Q-Racing Blog: World Champion
Q-Racing Blog: World Champion
By Ty Wyant
For a moment, think of great racehorses who were never named world champion. There are plenty. That shows just how great the world champions were on the racetrack. They were determined to have had superior years over horses who are also part of history.
There are plenty of superb horses who could have been world champion. They were champions, just not the world champion.
The first to come to my mind are Corona Chick, Denim N Diamonds and Florentine. There are more. That is not to say they should have been world champion, rather they showed the qualities of a world champion.
The honor of world champion has multiple dimensions.
Just having those two words — world champion — in front of a horse’s name is the ultimate credential. It means that of all the American Quarter Horses to have raced during that year that this horse was named by a select group as the best horse at the classic distance of 440 yards to have raced that year. A world champion raced at the highest level and was deemed superior to his esteemed Grade 1 rivals. Just to race at the Grade 1 level with any success is incredible. To be honored as the best of the best is the ultimate respect.
The title of world champion goes with a horse forever. A horse can set a track record and that is a supreme accolade, however there will be another horse come along sometime in the future and lower that track record. In track and field, many Olympic gold medal winners have also set a world record in their sport. When asked, “Do you give more value to your Olympic gold medal or your world record?” they virtually all respond, “The gold medal.” That’s because that medal goes with them for life. There will come a time when they will be called a gold medal winner and a former world record holder.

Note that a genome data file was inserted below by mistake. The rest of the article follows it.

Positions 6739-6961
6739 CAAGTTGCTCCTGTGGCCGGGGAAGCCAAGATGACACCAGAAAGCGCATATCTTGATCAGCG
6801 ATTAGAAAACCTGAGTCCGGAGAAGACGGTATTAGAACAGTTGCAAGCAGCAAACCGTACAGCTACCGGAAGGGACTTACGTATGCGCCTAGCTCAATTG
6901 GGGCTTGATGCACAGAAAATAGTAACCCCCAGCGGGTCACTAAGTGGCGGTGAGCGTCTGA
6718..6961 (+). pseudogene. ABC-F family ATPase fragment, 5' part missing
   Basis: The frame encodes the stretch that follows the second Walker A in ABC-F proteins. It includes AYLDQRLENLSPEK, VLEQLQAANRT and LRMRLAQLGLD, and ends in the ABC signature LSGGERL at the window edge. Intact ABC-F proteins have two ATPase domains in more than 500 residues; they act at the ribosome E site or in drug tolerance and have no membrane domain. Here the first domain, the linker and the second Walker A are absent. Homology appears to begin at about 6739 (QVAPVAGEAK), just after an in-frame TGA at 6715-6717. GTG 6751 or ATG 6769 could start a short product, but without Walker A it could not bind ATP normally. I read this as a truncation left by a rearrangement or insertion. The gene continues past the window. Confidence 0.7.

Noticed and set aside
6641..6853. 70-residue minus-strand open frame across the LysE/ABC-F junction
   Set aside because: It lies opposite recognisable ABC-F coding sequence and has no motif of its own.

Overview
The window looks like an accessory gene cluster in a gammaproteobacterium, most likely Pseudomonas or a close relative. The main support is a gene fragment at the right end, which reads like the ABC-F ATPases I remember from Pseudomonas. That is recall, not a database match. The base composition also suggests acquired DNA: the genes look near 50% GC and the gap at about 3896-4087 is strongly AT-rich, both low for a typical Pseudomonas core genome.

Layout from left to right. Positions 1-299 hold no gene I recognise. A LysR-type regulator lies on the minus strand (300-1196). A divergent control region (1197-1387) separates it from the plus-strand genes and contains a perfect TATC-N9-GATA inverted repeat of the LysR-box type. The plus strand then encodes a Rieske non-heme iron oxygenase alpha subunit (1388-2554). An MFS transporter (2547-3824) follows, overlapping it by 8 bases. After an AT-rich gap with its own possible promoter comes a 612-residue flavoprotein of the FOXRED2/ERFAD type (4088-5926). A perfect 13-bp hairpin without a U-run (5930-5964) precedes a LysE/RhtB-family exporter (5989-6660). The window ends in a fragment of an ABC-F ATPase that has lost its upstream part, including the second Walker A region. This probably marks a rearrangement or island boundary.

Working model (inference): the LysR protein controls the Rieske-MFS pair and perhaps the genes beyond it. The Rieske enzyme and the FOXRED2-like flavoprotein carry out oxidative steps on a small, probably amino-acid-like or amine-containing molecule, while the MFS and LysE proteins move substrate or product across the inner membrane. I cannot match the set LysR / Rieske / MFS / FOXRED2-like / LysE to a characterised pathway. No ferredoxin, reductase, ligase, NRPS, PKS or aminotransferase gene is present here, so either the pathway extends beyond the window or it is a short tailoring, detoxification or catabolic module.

The gold medal is akin to the world champion trophy. That trophy will stand in a prominent place in the winning owner’s home or office for a long, long time. It probably will be passed down to ensuing generations.
There is no direct cash that goes with the world champion trophy. Of course, the value of the horse increases, especially with colts or stallions and fillies or mares. Their reproductive ability combined with the world champion title means more money is coming.
Dr. Ed Allred’s homebred He Looks Hot is the 2019 World Champion Racing American Quarter Horse. It sounds like a royal title because it denotes royalty.
He Looks Hot is a champion on several levels by showing his class, grit and determination.
The 7-year-old gelding is fortunate to be alive. He has survived three colic surgeries and has come back to be proclaimed the best of the best in 2019.
A son of Walk Thru Fire, He Looks Hot won the 2014 Los Alamitos Two Million and then lost all of his promising 3-year-old season due to his two initial colic surgeries. Then, in 2018, he had another bout with colic and surgery just days before he was set to run in the Brad McKinzie Los Alamitos Winter Championship. He came back to win Grade 1 races within the year after the surgeries.
Last year, He Looks Hot won the $600,000 Champion of Champions, the $100,000 Spencer Childers California Breeders Championship (RG1) and the $35,000 Moonist Handicap.
He Looks Hot is a world champion in the fullest extent of the title.
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